Sir Jony Ive: Apple's design guru sat for a rare interview which, for the most part, is behind a paywall. That still has not stopped it from leaking all over the free web. You will find detailed write-ups of this interview almost everywhere you look except here. What you will find here is a bit of commentary on what I found to be the most compelling line in the interview. Read on:

"We’re surrounded by anonymous, poorly made objects. It’s tempting to think it’s because the people who use them don’t care — just like the people who make them. But what we’ve shown is that people do care. It’s not just about aesthetics. They care about things that are thoughtfully conceived and well made."

This is the quintessential Apple philosophy in a nutshell. There are two elements of this quote I want to point out. The first is the fact that we are surrounded by anonymous, poorly made objects. Ask yourself why so many objects are anonymous. The second most numerous tablets sold on the planet have no label. They are simply known as "white box" tablets. They represent the majority of Android tablets.

Buy one of those tablets and enjoy using it for a day. And that greatly exaggerates the amount of enjoyment you are likely to get. If you are inclined to call customer service for the numerous problems you will encounter, you are out of luck. There will have been no more though put into satisfying customers than there was in making the product in the first place. There is no accountability for such a product. There is no company name you can look up or remember. There is no one at the end of the paper trail. It would take a detective to sort it out. The majority of objects you encounter are of this ilk. 

Apple is something different. It has a name and logo you know, with a reputation to uphold. They have a phone number and website with real humans standing by who speak your language and understand your dialect. 24hrs. a day, every day, Apple stands accountable for every product they produce. No company in the world is held to Apple's standards. They draw the most scrutiny, and hold up to it well. This cannot be said for any of Apple's competitors. Just try calling Google customer service for any of their products. Have fun getting help for that Samsung thingy. As for that square of glass you bought called, "Walmart tablet", good luck with that.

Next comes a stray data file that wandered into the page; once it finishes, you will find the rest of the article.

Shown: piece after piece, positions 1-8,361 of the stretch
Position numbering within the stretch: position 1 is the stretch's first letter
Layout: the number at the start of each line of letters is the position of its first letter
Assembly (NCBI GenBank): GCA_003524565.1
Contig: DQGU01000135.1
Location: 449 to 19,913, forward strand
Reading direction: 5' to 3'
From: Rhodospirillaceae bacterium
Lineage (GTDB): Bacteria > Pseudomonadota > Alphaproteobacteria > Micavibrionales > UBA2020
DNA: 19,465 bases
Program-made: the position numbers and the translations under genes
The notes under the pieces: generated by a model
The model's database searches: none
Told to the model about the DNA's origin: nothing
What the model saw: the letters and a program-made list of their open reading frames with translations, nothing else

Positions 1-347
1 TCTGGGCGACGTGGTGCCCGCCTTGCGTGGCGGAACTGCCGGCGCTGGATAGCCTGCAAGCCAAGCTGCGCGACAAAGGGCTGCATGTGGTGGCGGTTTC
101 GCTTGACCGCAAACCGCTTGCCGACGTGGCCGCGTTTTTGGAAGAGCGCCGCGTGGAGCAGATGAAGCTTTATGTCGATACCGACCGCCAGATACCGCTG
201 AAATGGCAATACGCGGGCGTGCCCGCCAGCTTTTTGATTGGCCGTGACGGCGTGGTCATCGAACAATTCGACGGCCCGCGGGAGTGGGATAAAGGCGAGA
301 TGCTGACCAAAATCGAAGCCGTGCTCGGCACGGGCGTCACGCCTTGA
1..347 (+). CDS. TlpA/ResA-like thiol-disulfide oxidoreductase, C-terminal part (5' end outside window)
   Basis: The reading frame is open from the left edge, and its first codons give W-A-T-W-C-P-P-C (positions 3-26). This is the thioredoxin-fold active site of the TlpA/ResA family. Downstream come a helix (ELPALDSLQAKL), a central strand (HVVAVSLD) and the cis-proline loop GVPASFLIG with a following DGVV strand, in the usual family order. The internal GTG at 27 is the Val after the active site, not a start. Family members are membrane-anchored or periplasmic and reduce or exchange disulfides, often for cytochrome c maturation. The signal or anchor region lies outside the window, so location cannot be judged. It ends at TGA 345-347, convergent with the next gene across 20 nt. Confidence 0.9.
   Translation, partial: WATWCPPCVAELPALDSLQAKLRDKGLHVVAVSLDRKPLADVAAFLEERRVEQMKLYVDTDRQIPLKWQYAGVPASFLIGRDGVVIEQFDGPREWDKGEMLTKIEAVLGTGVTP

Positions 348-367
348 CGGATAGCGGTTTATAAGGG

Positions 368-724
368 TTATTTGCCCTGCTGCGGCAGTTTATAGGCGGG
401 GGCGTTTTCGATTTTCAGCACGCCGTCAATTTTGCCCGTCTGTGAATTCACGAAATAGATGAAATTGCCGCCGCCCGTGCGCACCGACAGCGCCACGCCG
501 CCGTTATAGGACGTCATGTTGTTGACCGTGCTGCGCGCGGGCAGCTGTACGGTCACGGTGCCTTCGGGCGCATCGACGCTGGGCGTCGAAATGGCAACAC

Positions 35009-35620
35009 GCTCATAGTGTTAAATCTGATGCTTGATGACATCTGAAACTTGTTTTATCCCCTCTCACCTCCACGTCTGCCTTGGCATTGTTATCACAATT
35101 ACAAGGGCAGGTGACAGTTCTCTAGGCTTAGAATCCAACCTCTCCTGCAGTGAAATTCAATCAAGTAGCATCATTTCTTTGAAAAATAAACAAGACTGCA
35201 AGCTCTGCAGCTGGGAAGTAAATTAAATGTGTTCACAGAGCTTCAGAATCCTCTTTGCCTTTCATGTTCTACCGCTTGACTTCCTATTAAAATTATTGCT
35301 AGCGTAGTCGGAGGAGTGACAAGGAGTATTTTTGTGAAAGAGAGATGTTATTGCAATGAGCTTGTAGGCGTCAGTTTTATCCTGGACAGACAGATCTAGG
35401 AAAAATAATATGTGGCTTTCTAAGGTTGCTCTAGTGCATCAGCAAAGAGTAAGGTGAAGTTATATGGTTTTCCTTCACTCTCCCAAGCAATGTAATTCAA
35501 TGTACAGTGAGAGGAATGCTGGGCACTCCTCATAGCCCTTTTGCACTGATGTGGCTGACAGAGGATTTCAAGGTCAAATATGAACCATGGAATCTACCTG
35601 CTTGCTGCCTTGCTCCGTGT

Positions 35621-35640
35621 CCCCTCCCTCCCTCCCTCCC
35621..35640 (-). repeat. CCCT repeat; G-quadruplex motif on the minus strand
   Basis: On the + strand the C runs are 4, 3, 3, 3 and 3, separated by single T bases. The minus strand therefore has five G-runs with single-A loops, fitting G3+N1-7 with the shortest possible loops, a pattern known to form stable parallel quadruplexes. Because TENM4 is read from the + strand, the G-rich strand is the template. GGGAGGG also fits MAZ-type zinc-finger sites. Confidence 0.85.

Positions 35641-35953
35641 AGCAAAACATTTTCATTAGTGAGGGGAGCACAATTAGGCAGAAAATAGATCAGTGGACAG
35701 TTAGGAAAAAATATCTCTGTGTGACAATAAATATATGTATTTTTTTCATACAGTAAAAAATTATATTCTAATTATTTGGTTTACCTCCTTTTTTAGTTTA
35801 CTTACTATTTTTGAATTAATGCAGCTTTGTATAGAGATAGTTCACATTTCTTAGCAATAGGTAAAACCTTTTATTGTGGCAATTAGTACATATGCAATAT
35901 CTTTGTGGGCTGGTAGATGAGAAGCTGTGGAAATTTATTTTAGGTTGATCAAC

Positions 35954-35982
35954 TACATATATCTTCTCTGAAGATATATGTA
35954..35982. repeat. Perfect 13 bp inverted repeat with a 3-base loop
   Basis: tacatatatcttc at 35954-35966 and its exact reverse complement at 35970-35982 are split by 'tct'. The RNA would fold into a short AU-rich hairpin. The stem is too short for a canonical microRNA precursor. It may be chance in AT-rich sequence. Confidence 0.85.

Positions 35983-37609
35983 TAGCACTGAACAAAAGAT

Sir Ive understands that the people who make these products don't care about anything more than a quick sale. He also believes that average people do care about the quality of the product they own. That is only true for a small segment of the population. Most people cannot afford quality products, and are forced to settle for what they can get. They have surrendered to the inevitable junk they are destined to own. 

The line that represents Apple's core is the one about products that are thoughtfully conceived and well made. Every Apple product is conceived with a purpose in mind. It is not there for the purpose of being sold. Apple could sell anything with an Apple logo on it. They don't do that. They make things that they feel are essential in function. Apple believes that the only products that should be made are those that can justify their right to exist. 

An Apple product begins with a lot of thought and rationalization. It has purposeful focus. It must exist for some purpose other than the fact that it could be sold. Apple accepts accountability for that product, and how it effects the life of the user. By contrast, when Samsung makes a product, it is to be first into a market they know Apple is about to enter, or to be a fast follower into a market Apple has already entered. They are also driven by the desire to sell the most of something, or to have their finger in every pied that might pay out a nickel or two. They care only about the moment the product is counted as a sale. The give no thought to the product and end user after that point. 

Apple simply doesn't operate like that, and that's why I love them as a company. That is not to say that they always succeed in their lofty goals. They don't. They have had some notably disastrous misfires over the years. But their successes are so great because their guiding star is so bright, and always kept in focus. We know Apple's. What is Google's guiding star? Microsoft's? Amazon's? Samsung's? Blackberry's? Exactly! You don't know it because they don't have one. They are the named leaders of the nameless junk by which we are surrounded. 

David Johnson